Picking up right where Part 1 left off, with Team Avatar trying to work with Fire Lord Zuko and Earth King Kuei to repair the damage done by Fire Nation colonization. This has been complicated by Zuko’s change of heart and siding with one of the oldest colonies, Yu Dao, in trying to keep some colonies in existence. The Earth King and Zuko are making tensions run high as both sides won’t back down on their position, and it’s up to Aang and Katarra to sort things out before it’s too late. Even with all the troubles going on, Aang gets to meet a chapter of his fan club in a humorous side story, even if it ends on a slightly sad note. Meanwhile, we get a glimpse at Toph’s new metalbending academy and her troubles in running it with all her students, and Sokka, as well.
The book’s art is still top notch and the writing is great; you can hear the characters’ voices as you read their dialog. This chapter was more entertaining to me since this book was very Toph heavy, and she is my favorite character of the series. It’s nice to see the humble beginnings of what will become the metalbending police force for the Legend of Korra series. Toph and Sokka have some great back and forth with Toph’s students, with each student being their own unique person. Toph gets some character building of her own, and with it she is able to better her own teaching style. I could honestly just read about Toph and her metalbending academy for an ongoing series. Please pay attention to that Dark Horse and Nickelodeon.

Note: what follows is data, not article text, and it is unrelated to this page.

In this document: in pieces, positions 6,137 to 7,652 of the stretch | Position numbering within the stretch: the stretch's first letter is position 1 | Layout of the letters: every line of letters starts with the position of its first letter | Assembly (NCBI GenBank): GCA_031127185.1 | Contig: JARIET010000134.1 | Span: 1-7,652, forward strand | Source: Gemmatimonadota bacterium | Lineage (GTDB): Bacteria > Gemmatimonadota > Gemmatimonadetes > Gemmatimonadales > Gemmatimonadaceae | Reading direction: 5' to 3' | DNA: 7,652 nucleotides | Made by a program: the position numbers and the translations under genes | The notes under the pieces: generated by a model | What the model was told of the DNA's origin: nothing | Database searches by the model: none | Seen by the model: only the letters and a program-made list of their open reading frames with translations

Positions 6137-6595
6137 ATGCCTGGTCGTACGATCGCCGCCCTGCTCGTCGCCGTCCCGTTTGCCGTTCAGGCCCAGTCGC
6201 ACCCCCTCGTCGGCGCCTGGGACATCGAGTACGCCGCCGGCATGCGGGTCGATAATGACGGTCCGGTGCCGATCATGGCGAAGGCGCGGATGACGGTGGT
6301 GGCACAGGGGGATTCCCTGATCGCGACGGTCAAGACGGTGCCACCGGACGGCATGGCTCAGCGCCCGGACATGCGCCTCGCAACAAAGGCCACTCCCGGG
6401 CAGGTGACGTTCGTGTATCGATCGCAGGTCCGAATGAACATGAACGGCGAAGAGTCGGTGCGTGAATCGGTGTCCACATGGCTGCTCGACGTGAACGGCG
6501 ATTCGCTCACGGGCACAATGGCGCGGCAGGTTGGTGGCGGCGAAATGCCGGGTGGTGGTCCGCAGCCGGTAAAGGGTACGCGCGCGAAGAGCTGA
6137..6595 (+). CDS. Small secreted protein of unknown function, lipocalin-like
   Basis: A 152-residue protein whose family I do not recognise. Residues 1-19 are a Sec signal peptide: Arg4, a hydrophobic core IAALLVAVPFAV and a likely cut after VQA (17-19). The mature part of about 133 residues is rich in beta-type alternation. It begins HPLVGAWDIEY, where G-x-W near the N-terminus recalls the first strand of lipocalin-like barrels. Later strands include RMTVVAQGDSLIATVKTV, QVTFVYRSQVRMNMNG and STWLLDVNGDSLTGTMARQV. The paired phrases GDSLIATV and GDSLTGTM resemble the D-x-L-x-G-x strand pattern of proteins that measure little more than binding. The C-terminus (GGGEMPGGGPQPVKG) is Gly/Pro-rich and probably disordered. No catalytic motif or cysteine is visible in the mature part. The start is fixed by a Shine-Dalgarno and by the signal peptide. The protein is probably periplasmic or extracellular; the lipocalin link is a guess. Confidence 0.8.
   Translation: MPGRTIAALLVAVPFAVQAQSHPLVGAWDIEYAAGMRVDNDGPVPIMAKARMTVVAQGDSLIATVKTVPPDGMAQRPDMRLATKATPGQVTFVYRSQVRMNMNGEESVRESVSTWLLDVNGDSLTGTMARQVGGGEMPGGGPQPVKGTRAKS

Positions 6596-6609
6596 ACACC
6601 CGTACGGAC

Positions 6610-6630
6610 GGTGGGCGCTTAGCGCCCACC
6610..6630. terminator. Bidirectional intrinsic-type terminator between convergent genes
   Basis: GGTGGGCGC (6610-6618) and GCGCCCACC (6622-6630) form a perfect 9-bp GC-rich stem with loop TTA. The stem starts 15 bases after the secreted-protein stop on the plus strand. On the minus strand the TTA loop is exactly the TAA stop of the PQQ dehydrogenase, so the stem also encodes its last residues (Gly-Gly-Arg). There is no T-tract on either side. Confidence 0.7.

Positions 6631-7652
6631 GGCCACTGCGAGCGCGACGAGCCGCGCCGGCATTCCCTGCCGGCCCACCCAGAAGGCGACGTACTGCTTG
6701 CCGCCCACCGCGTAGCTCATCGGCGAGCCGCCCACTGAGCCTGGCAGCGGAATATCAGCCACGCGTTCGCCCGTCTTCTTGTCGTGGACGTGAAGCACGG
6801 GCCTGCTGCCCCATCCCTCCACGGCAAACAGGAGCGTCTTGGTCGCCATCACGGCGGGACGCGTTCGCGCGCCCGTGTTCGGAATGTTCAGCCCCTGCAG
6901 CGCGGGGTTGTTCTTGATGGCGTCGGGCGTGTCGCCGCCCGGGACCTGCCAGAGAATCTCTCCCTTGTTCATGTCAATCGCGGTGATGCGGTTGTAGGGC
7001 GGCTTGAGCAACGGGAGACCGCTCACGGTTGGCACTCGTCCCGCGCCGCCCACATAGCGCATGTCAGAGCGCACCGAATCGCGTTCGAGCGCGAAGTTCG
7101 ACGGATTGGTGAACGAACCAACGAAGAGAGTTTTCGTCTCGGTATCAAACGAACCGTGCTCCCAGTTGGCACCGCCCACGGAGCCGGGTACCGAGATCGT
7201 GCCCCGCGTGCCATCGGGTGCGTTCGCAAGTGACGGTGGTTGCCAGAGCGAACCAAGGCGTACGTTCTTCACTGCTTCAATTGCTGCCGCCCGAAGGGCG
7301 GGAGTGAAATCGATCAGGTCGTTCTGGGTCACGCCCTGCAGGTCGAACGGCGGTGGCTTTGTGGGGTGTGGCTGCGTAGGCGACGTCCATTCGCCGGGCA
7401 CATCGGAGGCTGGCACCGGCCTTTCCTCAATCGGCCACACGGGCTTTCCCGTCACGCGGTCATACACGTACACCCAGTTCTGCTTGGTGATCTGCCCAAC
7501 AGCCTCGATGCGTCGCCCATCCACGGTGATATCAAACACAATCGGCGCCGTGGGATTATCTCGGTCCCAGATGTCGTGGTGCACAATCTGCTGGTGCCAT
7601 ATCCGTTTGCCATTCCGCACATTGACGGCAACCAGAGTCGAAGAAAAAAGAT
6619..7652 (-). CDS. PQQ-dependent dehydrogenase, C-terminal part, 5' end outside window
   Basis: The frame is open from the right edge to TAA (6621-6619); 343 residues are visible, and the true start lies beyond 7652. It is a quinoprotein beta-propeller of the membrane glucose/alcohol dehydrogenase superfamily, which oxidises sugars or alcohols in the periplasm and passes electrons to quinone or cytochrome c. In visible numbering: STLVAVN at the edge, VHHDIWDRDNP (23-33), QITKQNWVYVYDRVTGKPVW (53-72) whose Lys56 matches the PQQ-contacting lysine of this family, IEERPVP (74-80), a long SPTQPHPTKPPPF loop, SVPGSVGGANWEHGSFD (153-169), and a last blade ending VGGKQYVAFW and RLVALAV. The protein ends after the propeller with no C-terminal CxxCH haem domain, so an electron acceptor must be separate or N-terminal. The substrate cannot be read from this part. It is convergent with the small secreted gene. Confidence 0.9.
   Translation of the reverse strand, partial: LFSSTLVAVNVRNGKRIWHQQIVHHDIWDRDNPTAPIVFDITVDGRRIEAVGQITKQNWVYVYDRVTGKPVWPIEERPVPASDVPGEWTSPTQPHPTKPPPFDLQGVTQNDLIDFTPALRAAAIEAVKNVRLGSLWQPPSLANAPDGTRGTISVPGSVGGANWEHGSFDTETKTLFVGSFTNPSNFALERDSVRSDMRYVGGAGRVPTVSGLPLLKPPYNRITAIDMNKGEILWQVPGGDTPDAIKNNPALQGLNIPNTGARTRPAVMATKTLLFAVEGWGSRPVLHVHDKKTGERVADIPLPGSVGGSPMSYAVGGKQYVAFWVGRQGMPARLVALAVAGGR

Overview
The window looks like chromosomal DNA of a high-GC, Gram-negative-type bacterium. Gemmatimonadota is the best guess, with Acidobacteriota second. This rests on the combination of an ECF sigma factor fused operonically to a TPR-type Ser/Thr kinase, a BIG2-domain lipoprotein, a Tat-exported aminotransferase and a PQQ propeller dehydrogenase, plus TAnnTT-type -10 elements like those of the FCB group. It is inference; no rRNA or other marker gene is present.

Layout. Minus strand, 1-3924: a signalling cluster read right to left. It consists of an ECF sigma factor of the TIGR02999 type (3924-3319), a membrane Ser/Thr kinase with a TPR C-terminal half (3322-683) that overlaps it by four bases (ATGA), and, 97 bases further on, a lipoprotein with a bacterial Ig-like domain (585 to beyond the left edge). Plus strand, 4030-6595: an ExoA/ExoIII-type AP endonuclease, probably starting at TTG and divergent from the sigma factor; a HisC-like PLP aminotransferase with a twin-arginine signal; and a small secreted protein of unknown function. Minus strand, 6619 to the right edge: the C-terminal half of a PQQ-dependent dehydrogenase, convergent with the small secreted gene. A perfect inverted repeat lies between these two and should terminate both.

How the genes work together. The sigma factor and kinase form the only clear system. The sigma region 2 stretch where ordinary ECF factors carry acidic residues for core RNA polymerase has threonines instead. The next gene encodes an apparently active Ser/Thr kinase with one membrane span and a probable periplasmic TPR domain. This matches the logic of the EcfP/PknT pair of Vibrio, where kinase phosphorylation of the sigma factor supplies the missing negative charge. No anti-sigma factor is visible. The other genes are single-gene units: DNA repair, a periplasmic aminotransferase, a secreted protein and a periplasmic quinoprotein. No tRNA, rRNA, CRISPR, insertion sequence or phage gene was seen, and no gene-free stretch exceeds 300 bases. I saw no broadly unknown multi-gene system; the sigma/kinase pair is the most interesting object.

The book feels like episodes of the show and gives laughs, heart, and drama as the threat of war breaking out again looms. The art is pitch perfect for the series, making a read of it feel like you’re still watching the show. A treat for fans of The Last Airbender, or if you just want some background for The Legend of Korra. It’s the fourth book of the television show, it’s a bit more personal and short-lived in scope, but for fans it’s definitely got plenty. The plot about colonization and the moral issues involved from Part 1 get more satisfactory discussion here than they did in that one (it seemed a bit too pro-colonization from the view of the colonists in that one).
In the end, Avatar: The Last Airbender: The Promise Part 2 is a very strong book, especially if you love Toph. The art is right up there with the show it’s based on. It’s got plenty for fans of the original series or for those who want to know more about how the world of Korra came to be. Go check out a preview of the comic up at Dark Horse’s site to sate your appetite until it comes out. I’m finding myself with an odd joy and sadness at being eager for the next and final installment to come out. Thankfully, The Legend of Korra will be there to soften the blow. 10/10